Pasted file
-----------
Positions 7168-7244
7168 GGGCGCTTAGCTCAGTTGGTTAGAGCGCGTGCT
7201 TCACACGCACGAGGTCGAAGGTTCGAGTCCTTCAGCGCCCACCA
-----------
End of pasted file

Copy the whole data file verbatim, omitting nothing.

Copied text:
Positions 7168-7244
7168 GGGCGCTTAGCTCAGTTGGTTAGAGCGCGTGCT
7201 TCACACGCACGAGGTCGAAGGTTCGAGTCCTTCAGCGCCCACCA